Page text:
Proximal Policy Optimization - PPO

This is a PyTorch implementation of Proximal Policy Optimization - PPO.

PPO is a policy gradient method for reinforcement learning. Simple policy gradient methods do a single gradient update per sample (or a set of samples). Doing multiple gradient steps for a single sample causes problems because the policy deviates too much, producing a bad policy. PPO lets us do multiple gradient updates per sample by trying to keep the policy close to the policy that was used to sample data. It does so by clipping gradient flow if the updated policy is not close to the policy used to sample the data.

You can find an experiment that uses it here. The experiment uses Generalized Advantage Estimation.

Open In Colab View Run

29import torch
30
31from labml_helpers.module import Module
32from labml_nn.rl.ppo.gae import GAE

PPO Loss

Here’s how the PPO update rule is derived.

We want to maximize policy reward where $r$ is the reward, $\pi$ is the policy, $\tau$ is a trajectory sampled from policy, and $\gamma$ is the discount factor between $[0, 1]$.

So,

Define discounted-future state distribution,

Then,

Importance sampling $a$ from $\pi_{\theta_{OLD}}$,

Then we assume $d^\pi_\theta(s)$ and $d^\pi_{\theta_{OLD}}(s)$ are similar. The error we introduce to $J(\pi_\theta) - J(\pi_{\theta_{OLD}})$ by this assumption is bound by the KL divergence between $\pi_\theta$ and $\pi_{\theta_{OLD}}$. Constrained Policy Optimization shows the proof of this. I haven’t read it.

35class ClippedPPOLoss(Module):
136    def __init__(self):
137        super().__init__()
139    def __call__(self, log_pi: torch.Tensor, sampled_log_pi: torch.Tensor,
140                 advantage: torch.Tensor, clip: float) -> torch.Tensor:

ratio $r_t(\theta) = \frac{\pi_\theta (a_t|s_t)}{\pi_{\theta_{OLD}} (a_t|s_t)}$; this is different from rewards $r_t$.

143        ratio = torch.exp(log_pi - sampled_log_pi)

Cliping the policy ratio

The ratio is clipped to be close to 1. We take the minimum so that the gradient will only pull $\pi_\theta$ towards $\pi_{\theta_{OLD}}$ if the ratio is not between $1 - \epsilon$ and $1 + \epsilon$. This keeps the KL divergence between $\pi_\theta$ and $\pi_{\theta_{OLD}}$ constrained. Large deviation can cause performance collapse; where the policy performance drops and doesn’t recover because we are sampling from a bad policy.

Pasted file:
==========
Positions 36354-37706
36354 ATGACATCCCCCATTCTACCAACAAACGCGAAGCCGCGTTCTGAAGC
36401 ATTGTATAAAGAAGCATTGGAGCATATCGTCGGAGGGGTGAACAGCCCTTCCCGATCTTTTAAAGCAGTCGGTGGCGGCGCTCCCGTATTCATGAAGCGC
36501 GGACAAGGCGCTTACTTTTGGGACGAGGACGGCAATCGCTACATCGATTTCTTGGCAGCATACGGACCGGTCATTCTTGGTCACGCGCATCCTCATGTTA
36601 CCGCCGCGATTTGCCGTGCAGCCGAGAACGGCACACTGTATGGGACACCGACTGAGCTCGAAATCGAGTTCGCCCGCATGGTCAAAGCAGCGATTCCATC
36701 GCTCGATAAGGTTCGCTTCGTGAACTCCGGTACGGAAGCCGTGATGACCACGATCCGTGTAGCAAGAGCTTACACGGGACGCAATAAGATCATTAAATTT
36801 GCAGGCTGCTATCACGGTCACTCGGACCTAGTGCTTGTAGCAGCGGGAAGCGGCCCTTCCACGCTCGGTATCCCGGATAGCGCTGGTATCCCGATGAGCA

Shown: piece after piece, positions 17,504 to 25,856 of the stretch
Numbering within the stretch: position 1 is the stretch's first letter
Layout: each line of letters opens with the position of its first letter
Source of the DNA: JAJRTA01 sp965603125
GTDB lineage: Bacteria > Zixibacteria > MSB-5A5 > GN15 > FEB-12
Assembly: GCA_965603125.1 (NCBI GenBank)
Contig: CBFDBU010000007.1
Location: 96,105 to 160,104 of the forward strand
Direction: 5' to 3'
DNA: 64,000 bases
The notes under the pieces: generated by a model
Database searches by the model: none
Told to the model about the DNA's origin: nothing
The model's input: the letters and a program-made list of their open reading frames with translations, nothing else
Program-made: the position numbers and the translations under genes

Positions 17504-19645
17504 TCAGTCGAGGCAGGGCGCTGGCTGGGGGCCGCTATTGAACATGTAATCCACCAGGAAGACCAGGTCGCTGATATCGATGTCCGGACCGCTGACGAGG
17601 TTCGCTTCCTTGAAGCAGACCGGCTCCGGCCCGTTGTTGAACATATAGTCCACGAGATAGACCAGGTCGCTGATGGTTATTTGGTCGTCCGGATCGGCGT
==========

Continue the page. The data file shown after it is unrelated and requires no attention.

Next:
Using the normalized advantage $\bar{A_t} = \frac{\hat{A_t} - \mu(\hat{A_t})}{\sigma(\hat{A_t})}$ introduces a bias to the policy gradient estimator, but it reduces variance a lot.

172        clipped_ratio = ratio.clamp(min=1.0 - clip,
173                                    max=1.0 + clip)
174        policy_reward = torch.min(ratio * advantage,
175                                  clipped_ratio * advantage)
176
177        self.clip_fraction = (abs((ratio - 1.0)) > clip).to(torch.float).mean()
178
179        return -policy_reward.mean()

Clipped Value Function Loss

Similarly we clip the value function update also.

Clipping makes sure the value function $V_\theta$ doesn’t deviate significantly from $V_{\theta_{OLD}}$.

182class ClippedValueFunctionLoss(Module):
203    def __call__(self, value: torch.Tensor, sampled_value: torch.Tensor, sampled_return: torch.Tensor, clip: float):
204        clipped_value = sampled_value + (value - sampled_value).clamp(min=-clip, max=clip)
205        vf_loss = torch.max((value - sampled_return) ** 2, (clipped_value - sampled_return) ** 2)
206        return 0.5 * vf_loss.mean()